Monday, May 16, 2011

The reality of attack

So you train endlessly. So you break boards. You practice martial arts. The attackers, the professionally violent are not looking for a fair fight. Here is a film from my home city last week. The film is of a lady getting attacked. The film is rough, but not too brutal to watch. It is well worth it, because bad guys don't play fair.

The lady is a friend of one of my dojo guys.



Many lessons can be taken from this film.


My first thought is this is similar to the encounter I got in with the drug crazed maniac last year. I entered from behind like this as my tsukuri. Tough to fight the unseen opponent. My results were quite opposite though, but my intention was as well. Remember the first rule of realistic martial arts - if you find yourself in a fair fight your tactics suck. Criminals know this rule better than martial artists do I bet.

Another big lesson is in how we train. Lowry Sensei often talks about training from the failure position, like how aikido begins like in this film. Most start from a 'I am winning' or at least a hyper vigilant state. Training yourself in both conditions is likely the way to go. Randori helps with this.

I try not to ever let people walk behind me downtown - know I know why.



But good news, the guy was caught today.

Sunday, May 15, 2011

Who Owns the Release Motions?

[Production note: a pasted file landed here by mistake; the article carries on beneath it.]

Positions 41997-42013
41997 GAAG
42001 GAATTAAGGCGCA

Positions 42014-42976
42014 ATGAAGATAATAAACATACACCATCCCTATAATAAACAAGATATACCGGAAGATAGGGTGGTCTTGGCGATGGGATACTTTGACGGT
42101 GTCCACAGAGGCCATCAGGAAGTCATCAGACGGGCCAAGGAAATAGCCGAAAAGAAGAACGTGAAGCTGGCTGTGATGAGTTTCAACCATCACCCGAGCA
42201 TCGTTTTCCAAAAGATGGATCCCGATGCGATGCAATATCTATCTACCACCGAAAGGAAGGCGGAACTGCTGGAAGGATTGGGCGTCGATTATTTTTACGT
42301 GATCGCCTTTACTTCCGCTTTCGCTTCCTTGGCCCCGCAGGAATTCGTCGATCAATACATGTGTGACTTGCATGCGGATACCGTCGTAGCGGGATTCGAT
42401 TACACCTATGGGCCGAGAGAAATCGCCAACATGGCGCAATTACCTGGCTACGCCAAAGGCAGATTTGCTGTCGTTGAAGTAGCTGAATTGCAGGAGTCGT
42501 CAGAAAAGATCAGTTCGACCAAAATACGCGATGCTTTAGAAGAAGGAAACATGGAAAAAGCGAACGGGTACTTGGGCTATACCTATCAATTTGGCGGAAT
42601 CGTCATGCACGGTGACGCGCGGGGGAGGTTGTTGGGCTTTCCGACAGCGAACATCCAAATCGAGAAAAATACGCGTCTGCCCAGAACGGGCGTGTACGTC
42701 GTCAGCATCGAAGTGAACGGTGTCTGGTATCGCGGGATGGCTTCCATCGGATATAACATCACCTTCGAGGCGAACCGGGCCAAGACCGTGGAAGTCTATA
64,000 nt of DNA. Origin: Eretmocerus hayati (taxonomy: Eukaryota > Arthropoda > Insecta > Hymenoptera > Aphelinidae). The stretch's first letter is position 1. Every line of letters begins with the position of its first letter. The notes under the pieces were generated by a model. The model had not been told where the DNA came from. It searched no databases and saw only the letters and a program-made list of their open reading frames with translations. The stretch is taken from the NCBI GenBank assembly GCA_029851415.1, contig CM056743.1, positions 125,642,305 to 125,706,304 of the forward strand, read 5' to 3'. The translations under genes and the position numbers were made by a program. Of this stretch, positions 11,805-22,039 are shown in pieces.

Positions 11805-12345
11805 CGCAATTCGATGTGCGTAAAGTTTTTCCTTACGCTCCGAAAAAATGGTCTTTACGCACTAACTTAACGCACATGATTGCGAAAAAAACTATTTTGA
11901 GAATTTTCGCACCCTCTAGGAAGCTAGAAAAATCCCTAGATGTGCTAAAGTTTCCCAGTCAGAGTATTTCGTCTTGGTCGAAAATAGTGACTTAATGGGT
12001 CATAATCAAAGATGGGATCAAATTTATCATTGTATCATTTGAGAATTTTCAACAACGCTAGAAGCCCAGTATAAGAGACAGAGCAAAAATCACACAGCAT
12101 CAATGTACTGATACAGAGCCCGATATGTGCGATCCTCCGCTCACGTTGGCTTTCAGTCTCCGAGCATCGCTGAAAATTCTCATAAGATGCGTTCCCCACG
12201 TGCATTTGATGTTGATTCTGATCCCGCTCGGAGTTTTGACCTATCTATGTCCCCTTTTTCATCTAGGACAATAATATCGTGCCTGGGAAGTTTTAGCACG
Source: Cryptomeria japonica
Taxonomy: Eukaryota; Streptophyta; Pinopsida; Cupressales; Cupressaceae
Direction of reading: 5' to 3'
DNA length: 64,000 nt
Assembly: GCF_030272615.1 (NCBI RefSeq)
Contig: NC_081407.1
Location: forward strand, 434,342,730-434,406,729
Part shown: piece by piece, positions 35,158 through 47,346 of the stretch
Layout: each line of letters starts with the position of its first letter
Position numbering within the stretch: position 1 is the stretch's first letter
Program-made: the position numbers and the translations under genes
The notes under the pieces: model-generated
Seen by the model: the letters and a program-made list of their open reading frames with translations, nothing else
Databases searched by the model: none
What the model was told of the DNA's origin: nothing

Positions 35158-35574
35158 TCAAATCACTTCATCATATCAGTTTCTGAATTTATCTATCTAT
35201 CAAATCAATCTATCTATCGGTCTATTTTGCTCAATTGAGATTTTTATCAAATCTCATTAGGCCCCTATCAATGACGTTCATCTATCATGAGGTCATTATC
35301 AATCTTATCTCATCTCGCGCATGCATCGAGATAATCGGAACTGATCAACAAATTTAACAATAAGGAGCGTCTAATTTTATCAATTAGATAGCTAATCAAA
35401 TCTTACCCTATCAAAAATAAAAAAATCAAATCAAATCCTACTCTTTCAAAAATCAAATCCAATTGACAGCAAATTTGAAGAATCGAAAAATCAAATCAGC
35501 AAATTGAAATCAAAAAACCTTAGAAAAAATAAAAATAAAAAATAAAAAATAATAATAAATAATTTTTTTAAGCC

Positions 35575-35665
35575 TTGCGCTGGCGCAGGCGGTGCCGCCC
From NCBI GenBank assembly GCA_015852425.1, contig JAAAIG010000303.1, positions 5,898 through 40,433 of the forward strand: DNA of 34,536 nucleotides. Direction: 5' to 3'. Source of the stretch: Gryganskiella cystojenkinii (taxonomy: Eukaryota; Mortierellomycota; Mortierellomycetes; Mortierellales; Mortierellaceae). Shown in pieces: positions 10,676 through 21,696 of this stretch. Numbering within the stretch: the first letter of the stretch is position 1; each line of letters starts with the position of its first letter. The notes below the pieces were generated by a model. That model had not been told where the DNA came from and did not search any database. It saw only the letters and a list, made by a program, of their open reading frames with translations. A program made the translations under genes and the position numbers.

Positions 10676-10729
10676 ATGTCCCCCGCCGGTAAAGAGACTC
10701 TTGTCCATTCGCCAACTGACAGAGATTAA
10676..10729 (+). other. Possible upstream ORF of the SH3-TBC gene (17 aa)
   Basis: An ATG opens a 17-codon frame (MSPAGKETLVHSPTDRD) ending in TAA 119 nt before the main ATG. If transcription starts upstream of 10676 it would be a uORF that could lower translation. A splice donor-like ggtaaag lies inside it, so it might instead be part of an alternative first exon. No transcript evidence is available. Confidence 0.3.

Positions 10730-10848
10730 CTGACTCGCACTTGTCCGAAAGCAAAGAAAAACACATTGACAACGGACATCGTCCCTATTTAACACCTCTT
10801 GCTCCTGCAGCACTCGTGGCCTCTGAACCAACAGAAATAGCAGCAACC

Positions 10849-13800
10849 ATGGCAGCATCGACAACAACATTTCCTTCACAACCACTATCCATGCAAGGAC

Time to get attacked on the internet again! A few years back I shot some video notes of me doing the first release motion from a variety of positions and connections. The video was OK, not stunning work, but it was creative and fun to do. A fellow budoka decided to post on the video's comments. (I removed the organization name, as this was an individual's responses - not official beef from the organization) I also corrected the persons spelling, but not content.


"I found this video while checking for fraudulent and illegal use of people representing themselves as associated with (organization name) kata. I am a member of (organization name), and not only is this a pathetic attempt at replicating a portion of our syllabus, but let it be known this video and person has no association with or permission to attempt (organization name)'s Kata, no matter how badly and incorrect it may be...SHOW SOME COMMON RESPECT IF YOU CAN."